Career[edit]

Carol Tavris accepts award from the IIG August 21, 2010.

Tavris took a year off from graduate school to write for a new magazine, Psychology Today. She returned to the magazine after receiving her Ph.D. and stayed for the next four years. She met Carole Wade, her future co-author, while writing for the publication; the two of them taught one of the first courses in women's studies at San Diego State University, and out of that teaching collaboration, they wrote The Longest War: Sex Differences in Perspective, an interdisciplinary approach to the age-old question of why gender inequality exists.[2]

In the 1980s, Tavris joined Carole Wade in writing an introductory psychology textbook, Psychology. It “was the first to explicitly and systematically integrate principles of critical thinking” into the introductory psychology course, along with mainstreaming research on gender and culture, with the goal of making the field more inclusive. Wade and Tavris also published Invitation to Psychology, a shorter version of their main textbook. As of 2015, Psychology is in its 11th edition and Invitation its 6th.[2]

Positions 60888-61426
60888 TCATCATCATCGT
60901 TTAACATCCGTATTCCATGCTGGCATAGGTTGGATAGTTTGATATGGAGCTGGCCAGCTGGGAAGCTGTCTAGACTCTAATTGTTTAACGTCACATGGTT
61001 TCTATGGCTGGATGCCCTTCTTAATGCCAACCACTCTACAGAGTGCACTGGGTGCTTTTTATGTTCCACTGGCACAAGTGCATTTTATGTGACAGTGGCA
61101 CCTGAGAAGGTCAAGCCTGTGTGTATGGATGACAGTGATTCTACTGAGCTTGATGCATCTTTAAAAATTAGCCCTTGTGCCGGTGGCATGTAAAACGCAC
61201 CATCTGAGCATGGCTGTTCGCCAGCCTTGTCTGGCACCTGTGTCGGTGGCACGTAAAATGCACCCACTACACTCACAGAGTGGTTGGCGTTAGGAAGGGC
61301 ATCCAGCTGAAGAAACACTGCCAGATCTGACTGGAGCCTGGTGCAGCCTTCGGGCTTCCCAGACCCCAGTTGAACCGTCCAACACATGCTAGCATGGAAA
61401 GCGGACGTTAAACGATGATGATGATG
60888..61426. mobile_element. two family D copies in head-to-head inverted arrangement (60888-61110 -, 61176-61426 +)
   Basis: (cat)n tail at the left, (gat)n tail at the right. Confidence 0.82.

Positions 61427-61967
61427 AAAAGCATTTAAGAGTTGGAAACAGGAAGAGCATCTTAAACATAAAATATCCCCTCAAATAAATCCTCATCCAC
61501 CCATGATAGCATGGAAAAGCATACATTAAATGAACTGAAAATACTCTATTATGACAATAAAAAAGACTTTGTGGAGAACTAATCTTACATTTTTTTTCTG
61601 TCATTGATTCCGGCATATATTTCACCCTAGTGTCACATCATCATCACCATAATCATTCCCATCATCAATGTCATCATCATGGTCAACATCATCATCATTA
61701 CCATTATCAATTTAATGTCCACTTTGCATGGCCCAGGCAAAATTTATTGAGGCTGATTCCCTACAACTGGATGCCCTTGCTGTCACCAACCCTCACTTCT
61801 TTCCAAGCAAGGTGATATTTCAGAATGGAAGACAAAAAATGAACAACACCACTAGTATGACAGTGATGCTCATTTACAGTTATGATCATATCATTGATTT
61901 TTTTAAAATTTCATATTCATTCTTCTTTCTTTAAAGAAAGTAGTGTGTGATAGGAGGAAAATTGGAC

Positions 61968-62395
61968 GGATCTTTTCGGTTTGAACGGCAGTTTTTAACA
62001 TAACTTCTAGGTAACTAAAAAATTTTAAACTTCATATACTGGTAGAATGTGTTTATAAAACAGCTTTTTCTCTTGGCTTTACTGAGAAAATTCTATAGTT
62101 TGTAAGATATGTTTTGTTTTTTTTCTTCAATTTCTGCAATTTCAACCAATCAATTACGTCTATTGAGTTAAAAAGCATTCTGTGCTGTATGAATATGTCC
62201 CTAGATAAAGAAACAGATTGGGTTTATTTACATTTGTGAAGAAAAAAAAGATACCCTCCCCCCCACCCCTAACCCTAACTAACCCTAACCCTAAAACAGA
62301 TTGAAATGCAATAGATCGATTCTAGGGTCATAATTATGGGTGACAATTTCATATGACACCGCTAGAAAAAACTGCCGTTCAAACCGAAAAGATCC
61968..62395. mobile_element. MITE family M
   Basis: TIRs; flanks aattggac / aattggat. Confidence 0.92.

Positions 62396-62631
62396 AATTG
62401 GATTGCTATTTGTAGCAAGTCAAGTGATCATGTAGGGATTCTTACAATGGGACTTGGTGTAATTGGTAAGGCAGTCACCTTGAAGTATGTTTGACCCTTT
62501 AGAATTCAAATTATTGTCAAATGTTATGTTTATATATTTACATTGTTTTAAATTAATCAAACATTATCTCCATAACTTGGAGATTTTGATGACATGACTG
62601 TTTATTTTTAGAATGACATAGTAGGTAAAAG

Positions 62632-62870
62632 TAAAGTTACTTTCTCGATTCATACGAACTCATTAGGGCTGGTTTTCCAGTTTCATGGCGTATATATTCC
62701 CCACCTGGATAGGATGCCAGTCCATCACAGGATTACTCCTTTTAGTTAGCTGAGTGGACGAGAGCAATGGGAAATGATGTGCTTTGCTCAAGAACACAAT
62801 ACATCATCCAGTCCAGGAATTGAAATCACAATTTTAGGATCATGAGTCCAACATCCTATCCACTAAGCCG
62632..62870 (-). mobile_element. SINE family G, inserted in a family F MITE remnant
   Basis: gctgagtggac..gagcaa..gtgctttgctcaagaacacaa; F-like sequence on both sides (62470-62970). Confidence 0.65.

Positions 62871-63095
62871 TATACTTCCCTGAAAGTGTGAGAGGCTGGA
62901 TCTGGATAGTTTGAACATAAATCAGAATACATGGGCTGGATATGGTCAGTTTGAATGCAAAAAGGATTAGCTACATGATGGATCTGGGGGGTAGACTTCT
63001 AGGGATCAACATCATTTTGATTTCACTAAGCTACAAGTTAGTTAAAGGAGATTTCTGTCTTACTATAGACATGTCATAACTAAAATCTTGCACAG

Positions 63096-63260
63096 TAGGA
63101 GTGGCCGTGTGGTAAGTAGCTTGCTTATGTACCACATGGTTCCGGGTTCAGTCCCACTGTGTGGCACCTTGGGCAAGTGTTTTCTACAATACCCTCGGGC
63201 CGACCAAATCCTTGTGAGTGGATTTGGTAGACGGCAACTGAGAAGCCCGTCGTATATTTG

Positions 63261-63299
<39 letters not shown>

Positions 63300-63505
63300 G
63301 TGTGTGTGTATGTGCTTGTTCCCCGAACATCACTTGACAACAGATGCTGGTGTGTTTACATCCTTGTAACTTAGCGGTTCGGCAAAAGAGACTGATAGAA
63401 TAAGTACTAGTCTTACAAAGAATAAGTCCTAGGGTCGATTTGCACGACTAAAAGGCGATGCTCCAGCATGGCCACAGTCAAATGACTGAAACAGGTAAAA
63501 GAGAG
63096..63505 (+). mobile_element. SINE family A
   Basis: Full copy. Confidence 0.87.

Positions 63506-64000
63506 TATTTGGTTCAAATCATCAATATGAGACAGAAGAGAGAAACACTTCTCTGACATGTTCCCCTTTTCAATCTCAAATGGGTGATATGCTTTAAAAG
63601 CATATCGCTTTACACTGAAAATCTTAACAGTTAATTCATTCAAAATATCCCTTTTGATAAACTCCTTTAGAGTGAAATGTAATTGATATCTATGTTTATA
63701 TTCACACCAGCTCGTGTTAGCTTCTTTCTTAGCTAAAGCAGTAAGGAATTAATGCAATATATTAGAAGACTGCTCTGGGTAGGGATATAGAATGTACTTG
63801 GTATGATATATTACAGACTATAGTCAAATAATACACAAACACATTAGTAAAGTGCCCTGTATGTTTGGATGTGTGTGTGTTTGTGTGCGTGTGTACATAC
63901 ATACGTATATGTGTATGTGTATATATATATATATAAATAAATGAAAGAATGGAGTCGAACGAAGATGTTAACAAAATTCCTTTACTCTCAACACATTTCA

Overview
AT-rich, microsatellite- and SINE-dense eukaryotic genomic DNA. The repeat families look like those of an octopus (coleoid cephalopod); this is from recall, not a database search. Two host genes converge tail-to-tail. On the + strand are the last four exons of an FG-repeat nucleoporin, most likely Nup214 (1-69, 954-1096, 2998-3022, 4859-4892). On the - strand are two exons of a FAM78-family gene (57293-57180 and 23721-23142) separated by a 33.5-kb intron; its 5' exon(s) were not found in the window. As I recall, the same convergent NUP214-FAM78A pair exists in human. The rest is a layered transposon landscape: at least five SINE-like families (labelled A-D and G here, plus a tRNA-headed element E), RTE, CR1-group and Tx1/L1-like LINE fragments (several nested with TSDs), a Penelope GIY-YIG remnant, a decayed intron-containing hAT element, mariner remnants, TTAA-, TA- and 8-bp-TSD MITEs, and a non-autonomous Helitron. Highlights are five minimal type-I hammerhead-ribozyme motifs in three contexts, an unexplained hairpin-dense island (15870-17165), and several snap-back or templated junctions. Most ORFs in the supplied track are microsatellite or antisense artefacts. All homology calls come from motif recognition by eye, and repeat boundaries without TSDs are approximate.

Tavris’s first major trade book, Anger: The Misunderstood Emotion (1982, revised 1989), brought social-psychological research to light on many of the pop-psych, Freudian-based ideas about anger that were and are prevalent but wrong: such as that it is healthier, physically and psychologically, to “ventilate” anger than to “suppress” it. On the contrary, she showed, repeated venting rehearses anger, raises blood pressure, and often makes the other person angry back at you. In ways typical of her lifelong approach, she brought skepticism, data, and critical thinking to her evaluation of this and many other beliefs about anger. In her chapter on anger in social movements, she took as her main examples the efforts to promote women’s rights and civil rights, and the role of anger in igniting the pursuit of justice.[6][7][8]

Cognitive Dissonance[edit]

A more recent area of focus for Tavris is cognitive dissonance, a theory first developed by Leon Festinger and later advanced by his student Elliot Aronson into a theory of self-justification. Cognitive dissonance is the state of discomfort one feels when two beliefs, or a belief and behavior, contradict each other, or, when a deeply held belief is disconfirmed by evidence. Written with the social psychologist Elliot Aronson, Tavris and Aronson's book, Mistakes Were Made (But Not by Me): Why We Justify Foolish Beliefs, Bad Decisions, and Hurtful Acts, delves into the role cognitive dissonance has on people and how they see both the world and themselves.[3] The book will be available in an updated, revised version on October 20, 2015.